By Tim Kalinowski
The two day Local to Global conference wrapped up at the Medicine Hat Lodge on Friday, March 11. The morning kicked off with a keynote speech from U.S. Consul General Tom Palaia. The youthful Palaia is a career diplomat with a sophisticated global understanding gained in several postings around the world. He took over the Consul General position in Calgary last August, and was making his first official visit to southeast Alberta. Palaia said he was impressed by the warmth with which he was received and would be bringing his young family back for a more informal visit to the region this summer.
Palaia showed a good grasp of oil and gas development history in Alberta, and offered an interesting insight into what he thought were Alberta’s strengths as a whole.
“You have tremendous leadership in the civic community. You have tremendous leadership in business community. You have tremendous leadership in your government and at the grassroots level. You take it for granted… I have travelled all around the world and lived all over the world. It is not automatic, and not every community has it. I think one of the great strengths of the Alberta community is that leadership,” said Palaia.
He went on to use Alberta’s oil and gas industry as a prime example of what he was speaking about.
“I think it is actually an asset that it has been so hard to develop oil and gas in this region,” said Palaia. “The challenge (to develop that oil) is not magic, and it is not terribly lucky. You didn’t just stick a straw in the ground and wait for the oil to come up. This region had to do research. They had to innovate. They had think big. They had to have lots of small businesses starting up to compete and keep pushing the costs down. It’s a competitive nature that doesn’t exist in most energy sectors around the world.”
Palaia concluded his thought by saying that innovative spirit is what will renew Alberta when the current crisis diminishes.
“This is a tremendous asset, having this sort of experience with having to innovate and having to keep your companies competitive and finding better ways to do things. I think this kind of innovative DNA I see when I look around Alberta is going to be the reason why government plans for diversification and the local business community are going to create opportunities. It’s going to be one of the reasons why you will succeed. Because you are able to do this in ways that are special.”
Palaia was followed by several interesting speakers, most notably Tom Hanson of the U.S. Foreign Commercial Service, Mark Hemmes, president of Quorom Corp, who gave an analysis of grain transport in Alberta and Len Mitzel representing the new Forty Mile Rail Line. Local MLAs Bob Wanner and Drew Barnes as well as Assistant Deputy Minister Shannon Flint from the Alberta Ministry of Economic Development and Trade were also on hand for much of the morning.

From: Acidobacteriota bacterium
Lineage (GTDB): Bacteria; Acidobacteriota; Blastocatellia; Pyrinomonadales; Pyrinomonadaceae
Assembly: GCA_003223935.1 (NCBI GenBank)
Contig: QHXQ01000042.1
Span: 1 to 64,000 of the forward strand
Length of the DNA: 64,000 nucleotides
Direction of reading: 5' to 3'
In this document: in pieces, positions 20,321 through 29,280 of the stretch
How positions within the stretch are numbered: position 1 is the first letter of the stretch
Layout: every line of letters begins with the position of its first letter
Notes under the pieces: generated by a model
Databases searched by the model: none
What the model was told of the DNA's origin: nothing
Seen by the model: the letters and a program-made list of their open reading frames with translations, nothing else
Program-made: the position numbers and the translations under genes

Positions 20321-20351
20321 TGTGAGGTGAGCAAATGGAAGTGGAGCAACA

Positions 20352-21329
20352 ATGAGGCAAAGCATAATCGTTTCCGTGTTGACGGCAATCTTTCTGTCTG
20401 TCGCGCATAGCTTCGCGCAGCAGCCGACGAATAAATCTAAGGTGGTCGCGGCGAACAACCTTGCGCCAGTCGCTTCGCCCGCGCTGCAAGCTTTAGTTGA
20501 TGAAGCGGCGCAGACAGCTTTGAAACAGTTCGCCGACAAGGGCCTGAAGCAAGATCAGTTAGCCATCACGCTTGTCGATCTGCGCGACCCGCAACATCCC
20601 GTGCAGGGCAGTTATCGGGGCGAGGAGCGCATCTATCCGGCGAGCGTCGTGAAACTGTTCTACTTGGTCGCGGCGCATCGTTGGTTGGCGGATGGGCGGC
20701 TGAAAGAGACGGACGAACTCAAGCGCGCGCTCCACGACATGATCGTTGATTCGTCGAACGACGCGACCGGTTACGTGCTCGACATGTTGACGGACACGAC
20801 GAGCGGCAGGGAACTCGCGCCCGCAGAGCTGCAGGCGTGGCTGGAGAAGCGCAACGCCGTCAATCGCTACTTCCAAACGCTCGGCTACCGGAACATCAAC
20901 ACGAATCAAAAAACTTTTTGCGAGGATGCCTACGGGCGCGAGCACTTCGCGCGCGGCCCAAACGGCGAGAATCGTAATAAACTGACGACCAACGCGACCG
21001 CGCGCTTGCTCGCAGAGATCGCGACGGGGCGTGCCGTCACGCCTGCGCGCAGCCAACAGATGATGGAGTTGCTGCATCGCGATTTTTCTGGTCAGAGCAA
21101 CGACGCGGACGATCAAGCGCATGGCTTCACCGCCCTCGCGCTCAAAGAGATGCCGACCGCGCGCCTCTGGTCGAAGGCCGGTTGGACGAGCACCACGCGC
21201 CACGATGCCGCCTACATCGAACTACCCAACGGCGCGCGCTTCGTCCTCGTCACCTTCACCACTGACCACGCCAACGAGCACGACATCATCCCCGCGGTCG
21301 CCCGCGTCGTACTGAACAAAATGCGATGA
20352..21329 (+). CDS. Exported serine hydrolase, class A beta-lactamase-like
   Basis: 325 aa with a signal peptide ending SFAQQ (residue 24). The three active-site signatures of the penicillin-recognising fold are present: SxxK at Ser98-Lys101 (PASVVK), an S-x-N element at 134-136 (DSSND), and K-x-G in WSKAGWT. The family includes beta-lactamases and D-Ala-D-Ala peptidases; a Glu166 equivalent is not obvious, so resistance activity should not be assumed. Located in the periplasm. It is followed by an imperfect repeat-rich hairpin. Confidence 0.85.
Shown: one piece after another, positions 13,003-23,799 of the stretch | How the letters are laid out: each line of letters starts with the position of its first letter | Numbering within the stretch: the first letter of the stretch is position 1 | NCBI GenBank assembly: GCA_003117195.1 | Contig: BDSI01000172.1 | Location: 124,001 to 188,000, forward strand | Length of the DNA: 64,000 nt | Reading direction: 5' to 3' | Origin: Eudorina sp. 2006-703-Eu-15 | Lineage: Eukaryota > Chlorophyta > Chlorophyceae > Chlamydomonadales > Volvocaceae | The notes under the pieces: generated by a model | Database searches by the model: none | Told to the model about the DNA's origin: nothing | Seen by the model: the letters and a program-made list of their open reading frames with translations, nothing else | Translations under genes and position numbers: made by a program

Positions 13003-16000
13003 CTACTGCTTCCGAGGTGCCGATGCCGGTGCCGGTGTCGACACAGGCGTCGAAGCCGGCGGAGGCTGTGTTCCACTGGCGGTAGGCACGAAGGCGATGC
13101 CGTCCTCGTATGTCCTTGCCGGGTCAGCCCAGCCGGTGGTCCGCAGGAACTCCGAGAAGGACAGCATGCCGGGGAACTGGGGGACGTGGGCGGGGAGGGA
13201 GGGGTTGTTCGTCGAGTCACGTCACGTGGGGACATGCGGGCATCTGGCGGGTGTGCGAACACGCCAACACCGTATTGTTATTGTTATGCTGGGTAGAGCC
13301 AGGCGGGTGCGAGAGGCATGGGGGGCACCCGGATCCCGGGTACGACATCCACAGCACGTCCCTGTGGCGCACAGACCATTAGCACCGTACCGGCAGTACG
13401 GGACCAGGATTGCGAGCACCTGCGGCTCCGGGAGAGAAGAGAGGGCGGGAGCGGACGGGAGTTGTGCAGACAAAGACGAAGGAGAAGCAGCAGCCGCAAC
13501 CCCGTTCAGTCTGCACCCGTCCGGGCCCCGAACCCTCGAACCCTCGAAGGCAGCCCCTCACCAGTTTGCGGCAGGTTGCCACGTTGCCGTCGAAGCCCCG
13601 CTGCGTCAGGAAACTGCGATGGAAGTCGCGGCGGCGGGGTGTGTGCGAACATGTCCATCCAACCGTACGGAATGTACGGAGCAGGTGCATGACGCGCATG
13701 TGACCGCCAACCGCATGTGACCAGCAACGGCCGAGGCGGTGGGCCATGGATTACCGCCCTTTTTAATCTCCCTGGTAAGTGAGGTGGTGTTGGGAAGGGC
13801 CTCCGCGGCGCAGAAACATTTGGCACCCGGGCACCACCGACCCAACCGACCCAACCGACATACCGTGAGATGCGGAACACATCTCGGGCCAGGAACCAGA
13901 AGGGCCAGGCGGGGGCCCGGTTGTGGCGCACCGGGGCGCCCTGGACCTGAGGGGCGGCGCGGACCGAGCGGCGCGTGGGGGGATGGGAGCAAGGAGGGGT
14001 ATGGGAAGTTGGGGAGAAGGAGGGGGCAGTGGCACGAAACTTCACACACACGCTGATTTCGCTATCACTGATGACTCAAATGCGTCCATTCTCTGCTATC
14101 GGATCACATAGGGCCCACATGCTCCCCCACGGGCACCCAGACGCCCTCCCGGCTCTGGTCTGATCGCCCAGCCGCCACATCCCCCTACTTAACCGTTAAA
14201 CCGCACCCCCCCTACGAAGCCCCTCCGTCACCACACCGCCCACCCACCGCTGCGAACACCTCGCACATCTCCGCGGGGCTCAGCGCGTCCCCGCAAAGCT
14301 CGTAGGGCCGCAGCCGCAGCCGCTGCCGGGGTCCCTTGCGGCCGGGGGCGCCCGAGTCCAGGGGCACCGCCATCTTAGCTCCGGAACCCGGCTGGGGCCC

Mike Deising, director of corporate communications for the Alberta Electric System Operator (AESO), represented a highlight of the day for many present. AESO oversees the practical planning and control of the power grid in Alberta, and has been charged by the Notley government to create new space for renewable electric generation, such as wind and solar, in that grid.
Deising said since Alberta was coming into the game a little later than other jurisdictions AESO has a lot of experience from other regions to reference in drawing up its own plans. He acknowledged doing so would not be without its challenges. Renewables are notoriously difficult to incorporate into standard power grids because of their “ramping” effect. Power only gets generated when the wind blows and the sun shines so it flows onto the grid inconsistently and destabilizes said grid severely if not controlled.
“Our organization is quite worried about it,” admitted Deising when questioned by audience members. “When (ramping) happens we have got to turn down something over here, and we have the tools, technology and the forecasts to be able to do that. That being said, it is a challenge. There is no grid operator that doesn’t think ramping isn’t always something they are watching out for when monitoring those renewables.
“The other thing is those renewables do have to be backed up by what we call “firm generation.” In the future that is going to be natural gas. Coal has really been the baseload of the system. Natural gas is most likely going to play a large role in our future.”
That statement led to questions from the audience about why Alberta was planning to close down or convert coal plants like the Sheerness Generating Station in Hanna if “firm generation” was still needed to back up those renewables; especially since those assets have proven themselves over the long term in Alberta. In response, Deising said he was confident AESO would be able to find ways to make sure the grids flow smoothly even with more renewable energy sources coming online. He said AESO was also not a policy making entity and was “agnostic” when it came to what generation sources the power came from to operate the grid.
“It’s absolutely true we need to back up renewables with the exception of big hydro,” stated Deising. “With solar and wind you have to back them up; there’s no denying that…
But the Government of Alberta made the policy decision to do this shift (away from coal toward more renewables). As the system operator we need to know how we are going to do it to maintain reliability. That’s our pure focus.”
The Local to Global conference was sponsored by the Eastern Alberta Trade Corridor, Palliser Economic Partnership, the Battle River Alliance for Economic Development, and Northeast Alberta Information HUB.